As a teenager, my colorful Francophile cousin did a summer exchange with a family in France’s Rhône valley. In her writing, she has described that time as a gastronomical education, recalling with special fondness the local wines that lubricated her storybook summer — bottles of which filled her carry-on bag upon returning to the US.
Good thing this was the ’80s, because nowadays that carry-on would quickly be confiscated, leaving our young traveler bereft of her prized souvenirs. For today’s Wineaux seeking a taste of the Rhône without risking a tussle with Customs, wines from the Côtes du Rhône — literally, “hills of the Rhône,” indicating the region itself as well as wines from this region — are widely available stateside and offer a good value. Côtes du Rhône reds, made mainly of Grenache and Syrah grapes, are full of fruit and make for easy drinking.
We thought our Favorite Foodie Neighbor would make an excellent guest taster for this go-round, and true to form she arrived at the appointed hour bearing organic dark chocolate and Trader Joe’s prosciutto. She quickly announced her favorite Côtes du Rhône: the 2004 Abel Clément ($5.99), from the vineyards around the village of Sérignan-du-Comtat in the southern Rhône Valley. The color of dark cherries, the Abel Clément had a fruity, earthy aroma and a flavor of blackberry and leather. Foodie Neighbor described this wine as “edgy but balanced” — qualities she also seeks in the company she keeps.
Our token winemaker ranked the Abel Clément third — he found it out of balance, given its combination of thinness and astringency, and complained of a slightly bitter aftertaste. (Note: These flaws are happily absent from the just-released and much-improved 2005 vintage, which smells curiously of baked goods.) He preferred the 2003 offering from E. Guigal ($10.99), describing its color as cherry Jell-O, its taste as Syrah-like — dark and ripe — and its aftertaste as long and just slightly unclean. The northern-Rhône-based E. Guigal is known for producing great wines; some, like the Côtes du Rhône, are affordable, while others, like its esteemed Côte-Rôtie, can sell for as much as $250 for an older vintage. Foodie Neighbor found Guigal’s 2003 Côtes du Rhône to be a veritable feast for the senses — it smelled of sweat socks, compost, grass, and gasoline, she said, and tasted of leather, earth, Play-Doh, and rye, with an aftertaste of hay.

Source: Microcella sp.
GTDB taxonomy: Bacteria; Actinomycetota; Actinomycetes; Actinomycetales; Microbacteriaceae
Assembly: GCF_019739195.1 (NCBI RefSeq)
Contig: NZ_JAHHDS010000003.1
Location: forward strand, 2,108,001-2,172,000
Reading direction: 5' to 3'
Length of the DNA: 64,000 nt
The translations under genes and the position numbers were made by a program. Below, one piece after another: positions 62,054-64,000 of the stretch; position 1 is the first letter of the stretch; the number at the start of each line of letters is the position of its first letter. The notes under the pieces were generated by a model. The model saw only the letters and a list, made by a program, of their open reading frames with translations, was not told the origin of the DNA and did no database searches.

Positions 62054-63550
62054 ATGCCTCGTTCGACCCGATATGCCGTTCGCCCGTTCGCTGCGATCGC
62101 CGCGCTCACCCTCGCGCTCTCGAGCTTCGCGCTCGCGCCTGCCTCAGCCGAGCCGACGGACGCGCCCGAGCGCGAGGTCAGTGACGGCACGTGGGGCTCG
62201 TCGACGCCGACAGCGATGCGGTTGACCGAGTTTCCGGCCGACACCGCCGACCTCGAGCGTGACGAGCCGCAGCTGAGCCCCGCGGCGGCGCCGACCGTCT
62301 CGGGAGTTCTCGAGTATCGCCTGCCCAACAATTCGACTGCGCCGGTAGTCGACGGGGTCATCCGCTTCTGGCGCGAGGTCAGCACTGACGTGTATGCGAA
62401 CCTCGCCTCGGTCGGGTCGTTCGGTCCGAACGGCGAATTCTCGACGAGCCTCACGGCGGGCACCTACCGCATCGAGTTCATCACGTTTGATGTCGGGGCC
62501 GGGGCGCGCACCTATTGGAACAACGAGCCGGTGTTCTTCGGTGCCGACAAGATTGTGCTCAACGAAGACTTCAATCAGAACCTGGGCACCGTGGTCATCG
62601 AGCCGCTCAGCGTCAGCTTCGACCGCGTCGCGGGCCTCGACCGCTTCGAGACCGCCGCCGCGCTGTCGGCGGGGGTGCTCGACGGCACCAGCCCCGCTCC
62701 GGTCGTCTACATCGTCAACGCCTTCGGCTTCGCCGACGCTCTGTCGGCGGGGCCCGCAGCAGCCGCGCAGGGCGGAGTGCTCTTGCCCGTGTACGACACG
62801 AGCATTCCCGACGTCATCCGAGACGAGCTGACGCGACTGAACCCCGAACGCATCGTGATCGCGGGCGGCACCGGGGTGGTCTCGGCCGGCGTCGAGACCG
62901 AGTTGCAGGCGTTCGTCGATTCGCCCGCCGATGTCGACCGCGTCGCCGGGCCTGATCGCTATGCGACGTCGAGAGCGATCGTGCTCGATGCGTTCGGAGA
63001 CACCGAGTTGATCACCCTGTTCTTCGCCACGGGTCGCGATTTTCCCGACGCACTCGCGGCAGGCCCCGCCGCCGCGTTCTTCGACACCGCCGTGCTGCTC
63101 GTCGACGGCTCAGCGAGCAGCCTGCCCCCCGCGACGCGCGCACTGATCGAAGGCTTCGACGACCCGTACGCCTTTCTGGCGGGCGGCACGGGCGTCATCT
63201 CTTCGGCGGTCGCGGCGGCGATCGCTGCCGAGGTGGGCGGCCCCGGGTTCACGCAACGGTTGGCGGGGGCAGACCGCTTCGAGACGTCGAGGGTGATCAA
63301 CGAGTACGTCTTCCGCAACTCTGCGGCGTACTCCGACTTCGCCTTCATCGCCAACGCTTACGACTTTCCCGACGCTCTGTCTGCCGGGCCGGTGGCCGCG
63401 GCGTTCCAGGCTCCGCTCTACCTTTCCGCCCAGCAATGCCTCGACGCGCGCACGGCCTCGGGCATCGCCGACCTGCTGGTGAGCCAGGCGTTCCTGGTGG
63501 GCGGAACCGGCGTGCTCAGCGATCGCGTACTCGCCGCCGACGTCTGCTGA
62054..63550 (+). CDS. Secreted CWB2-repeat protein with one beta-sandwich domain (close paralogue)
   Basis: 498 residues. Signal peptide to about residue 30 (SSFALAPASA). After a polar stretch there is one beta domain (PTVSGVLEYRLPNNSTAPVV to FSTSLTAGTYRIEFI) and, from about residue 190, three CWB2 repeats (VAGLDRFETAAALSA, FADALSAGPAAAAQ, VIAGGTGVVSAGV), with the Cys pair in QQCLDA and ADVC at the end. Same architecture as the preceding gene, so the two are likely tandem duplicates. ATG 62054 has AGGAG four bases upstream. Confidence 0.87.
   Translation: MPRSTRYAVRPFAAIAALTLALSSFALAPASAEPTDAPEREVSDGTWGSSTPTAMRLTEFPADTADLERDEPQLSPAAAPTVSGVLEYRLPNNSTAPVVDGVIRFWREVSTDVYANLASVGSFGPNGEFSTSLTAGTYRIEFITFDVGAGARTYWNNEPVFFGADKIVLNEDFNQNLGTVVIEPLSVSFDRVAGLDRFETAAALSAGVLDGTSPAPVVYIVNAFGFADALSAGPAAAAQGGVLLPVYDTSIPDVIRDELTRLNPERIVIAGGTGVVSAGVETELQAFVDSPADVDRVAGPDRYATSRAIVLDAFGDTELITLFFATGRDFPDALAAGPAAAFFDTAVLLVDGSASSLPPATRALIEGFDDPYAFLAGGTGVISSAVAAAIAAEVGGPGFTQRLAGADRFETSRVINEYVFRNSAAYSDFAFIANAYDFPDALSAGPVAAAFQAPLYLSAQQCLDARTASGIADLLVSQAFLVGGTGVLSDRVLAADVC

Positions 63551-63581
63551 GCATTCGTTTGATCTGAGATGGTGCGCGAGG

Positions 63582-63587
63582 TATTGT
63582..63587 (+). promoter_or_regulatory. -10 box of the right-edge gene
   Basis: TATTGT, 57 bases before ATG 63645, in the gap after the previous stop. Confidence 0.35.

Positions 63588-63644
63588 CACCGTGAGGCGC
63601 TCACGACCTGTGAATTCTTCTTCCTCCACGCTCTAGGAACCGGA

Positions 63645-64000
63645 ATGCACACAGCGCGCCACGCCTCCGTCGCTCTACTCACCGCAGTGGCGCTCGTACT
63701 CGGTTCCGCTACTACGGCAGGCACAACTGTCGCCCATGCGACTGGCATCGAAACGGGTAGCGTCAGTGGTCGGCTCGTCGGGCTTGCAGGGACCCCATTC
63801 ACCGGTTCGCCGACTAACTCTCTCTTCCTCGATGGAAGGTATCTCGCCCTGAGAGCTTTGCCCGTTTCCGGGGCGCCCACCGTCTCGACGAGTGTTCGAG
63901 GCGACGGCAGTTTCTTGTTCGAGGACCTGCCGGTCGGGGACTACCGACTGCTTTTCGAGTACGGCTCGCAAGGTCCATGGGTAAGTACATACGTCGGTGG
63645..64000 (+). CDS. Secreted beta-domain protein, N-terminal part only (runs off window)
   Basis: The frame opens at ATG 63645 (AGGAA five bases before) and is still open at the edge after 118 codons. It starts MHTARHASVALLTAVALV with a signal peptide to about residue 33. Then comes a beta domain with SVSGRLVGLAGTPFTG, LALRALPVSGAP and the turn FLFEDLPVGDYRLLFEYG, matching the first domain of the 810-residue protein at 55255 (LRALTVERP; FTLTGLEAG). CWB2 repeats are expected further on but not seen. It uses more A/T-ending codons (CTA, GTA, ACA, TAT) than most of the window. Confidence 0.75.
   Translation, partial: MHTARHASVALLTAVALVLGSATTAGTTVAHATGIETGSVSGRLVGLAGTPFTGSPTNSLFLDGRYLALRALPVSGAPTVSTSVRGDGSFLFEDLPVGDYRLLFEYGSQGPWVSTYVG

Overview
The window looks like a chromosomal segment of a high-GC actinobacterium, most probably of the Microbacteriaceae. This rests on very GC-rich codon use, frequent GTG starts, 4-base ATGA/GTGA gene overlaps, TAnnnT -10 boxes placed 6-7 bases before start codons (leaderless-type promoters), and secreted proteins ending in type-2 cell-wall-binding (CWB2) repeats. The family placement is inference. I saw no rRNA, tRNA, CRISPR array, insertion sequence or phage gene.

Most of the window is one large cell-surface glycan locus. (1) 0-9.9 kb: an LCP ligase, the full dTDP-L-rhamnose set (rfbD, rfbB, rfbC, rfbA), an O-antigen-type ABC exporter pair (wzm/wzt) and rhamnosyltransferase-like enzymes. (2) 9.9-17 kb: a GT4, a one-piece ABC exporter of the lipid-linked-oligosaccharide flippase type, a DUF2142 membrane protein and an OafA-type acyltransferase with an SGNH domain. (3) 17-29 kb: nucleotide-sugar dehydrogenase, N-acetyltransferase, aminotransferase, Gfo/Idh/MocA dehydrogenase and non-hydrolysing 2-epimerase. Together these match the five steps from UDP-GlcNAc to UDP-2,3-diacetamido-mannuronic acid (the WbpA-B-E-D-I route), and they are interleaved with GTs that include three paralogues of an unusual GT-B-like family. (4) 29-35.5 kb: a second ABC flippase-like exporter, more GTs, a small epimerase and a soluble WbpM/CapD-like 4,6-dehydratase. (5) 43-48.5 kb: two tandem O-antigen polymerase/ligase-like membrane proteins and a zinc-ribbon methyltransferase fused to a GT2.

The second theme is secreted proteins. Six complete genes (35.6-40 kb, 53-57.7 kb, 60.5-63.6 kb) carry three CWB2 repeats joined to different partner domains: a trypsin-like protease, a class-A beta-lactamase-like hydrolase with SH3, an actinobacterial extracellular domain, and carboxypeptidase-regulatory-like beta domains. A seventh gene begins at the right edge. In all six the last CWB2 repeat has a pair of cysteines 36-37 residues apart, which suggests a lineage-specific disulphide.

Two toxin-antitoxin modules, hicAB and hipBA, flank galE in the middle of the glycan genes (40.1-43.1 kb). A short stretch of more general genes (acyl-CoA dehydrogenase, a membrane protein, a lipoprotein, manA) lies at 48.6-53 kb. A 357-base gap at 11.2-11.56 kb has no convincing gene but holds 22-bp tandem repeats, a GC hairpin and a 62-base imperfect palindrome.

My favorite was the 2004 La Cabotte ($9.50), with its aroma of fruity chewing gum and a strong cranberry flavor. The aftertaste was loamy and smooth — I kept picturing drinking it by the seashore. Foodie Neighbor found La Cabotte a bit thin for her taste, but she did praise its aroma of raisin, black currant, and pepper. “Nice fruit” was our token winemaker’s verdict.